In the fight over retroactive immunity for telecommunications companies who participated in the administration’s warrantless wiretapping program after 9/11, a popular right-wing meme has been that “the real reason Democrats oppose immunity” is because they are allegedly beholden to trial lawyers who “want to push massive class action suits against the telecom companies.” Even though the claim is false, the theme has been echoed by the entire conservative infrastructure.
Robert Novak pushed it in his Washington Post column while Rush Limbaugh aired the charge on his radio show. Sen. John Cornyn (R-TX) alleged it on the Senate floor and White House Press Secretary Dana Perino made the claim on Fox News.
President Bush made the same unfounded claims in his press conference today, speculating that “class action plaintiffs attorneys” see “a financial gravy train” in “trying to sue” telecommunications companies. Watch it:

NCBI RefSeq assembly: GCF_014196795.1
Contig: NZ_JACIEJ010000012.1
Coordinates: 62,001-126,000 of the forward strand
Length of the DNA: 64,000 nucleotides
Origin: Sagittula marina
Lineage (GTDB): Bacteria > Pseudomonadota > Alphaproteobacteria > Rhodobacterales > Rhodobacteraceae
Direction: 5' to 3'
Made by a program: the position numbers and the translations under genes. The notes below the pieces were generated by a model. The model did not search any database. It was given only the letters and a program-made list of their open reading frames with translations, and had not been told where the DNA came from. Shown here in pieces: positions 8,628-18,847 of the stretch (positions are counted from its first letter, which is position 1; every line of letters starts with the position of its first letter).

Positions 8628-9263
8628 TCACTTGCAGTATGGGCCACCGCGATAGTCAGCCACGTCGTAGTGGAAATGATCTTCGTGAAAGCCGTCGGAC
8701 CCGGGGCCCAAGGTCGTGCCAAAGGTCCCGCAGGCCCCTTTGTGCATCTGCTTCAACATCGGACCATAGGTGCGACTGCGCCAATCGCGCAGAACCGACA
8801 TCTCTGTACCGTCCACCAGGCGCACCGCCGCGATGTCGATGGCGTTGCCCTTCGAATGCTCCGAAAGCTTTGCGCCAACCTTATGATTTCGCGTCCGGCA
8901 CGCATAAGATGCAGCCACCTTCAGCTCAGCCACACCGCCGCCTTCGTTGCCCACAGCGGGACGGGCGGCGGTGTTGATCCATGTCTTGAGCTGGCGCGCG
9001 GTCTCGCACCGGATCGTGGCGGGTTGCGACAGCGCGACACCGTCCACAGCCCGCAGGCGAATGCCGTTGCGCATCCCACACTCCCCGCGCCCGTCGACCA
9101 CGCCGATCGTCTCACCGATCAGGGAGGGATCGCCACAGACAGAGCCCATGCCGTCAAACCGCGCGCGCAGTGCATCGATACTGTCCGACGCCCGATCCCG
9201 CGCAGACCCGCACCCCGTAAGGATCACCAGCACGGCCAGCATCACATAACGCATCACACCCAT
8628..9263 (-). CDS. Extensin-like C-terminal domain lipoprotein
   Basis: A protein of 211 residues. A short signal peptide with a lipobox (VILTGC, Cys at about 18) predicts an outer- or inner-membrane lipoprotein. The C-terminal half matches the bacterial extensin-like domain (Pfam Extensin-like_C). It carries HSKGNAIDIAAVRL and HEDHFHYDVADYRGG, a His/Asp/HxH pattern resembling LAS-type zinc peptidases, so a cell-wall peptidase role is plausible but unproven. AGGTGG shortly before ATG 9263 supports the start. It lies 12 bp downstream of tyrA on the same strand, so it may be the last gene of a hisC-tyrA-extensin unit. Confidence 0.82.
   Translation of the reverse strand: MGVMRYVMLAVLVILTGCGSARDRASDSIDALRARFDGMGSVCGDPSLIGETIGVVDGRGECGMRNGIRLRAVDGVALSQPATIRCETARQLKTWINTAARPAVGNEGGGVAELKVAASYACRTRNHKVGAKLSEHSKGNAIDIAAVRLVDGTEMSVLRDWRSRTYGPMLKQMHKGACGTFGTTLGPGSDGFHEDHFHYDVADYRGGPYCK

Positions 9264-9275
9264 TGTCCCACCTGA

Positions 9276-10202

If anyone is looking for a “financial gravy train,” it’s conservatives. Roll Call reports that congressional conservatives are “grumbling” and “griping” that their efforts to protect telecoms haven’t yielded more contributions from the industry:
With the House Democrats’ refusal to grant retroactive immunity to phone companies — stalling the rewrite of the warrantless wiretapping program — GOP leadership aides are grumbling that their party isn’t getting more political money from the telecommunications industry. […]
In a reflection of the sensitivity of the subject matter, and an apparent recognition that they would undermine their own messaging by appearing to be motivated by fundraising concerns, Republicans on and off Capitol Hill declined to comment on the record. […]
“There’s no question that from time to time staff, and maybe some Members, say to fellow travelers: ‘Are you giving us some air cover? Are you helping us help you?'”
Despite GOP complaints that their efforts to grant retroactive immunity for the industry aren’t being financially rewarded, three out of the four major phone companies “still give a majority to Republicans,” though “by slimmer margins than in years past.”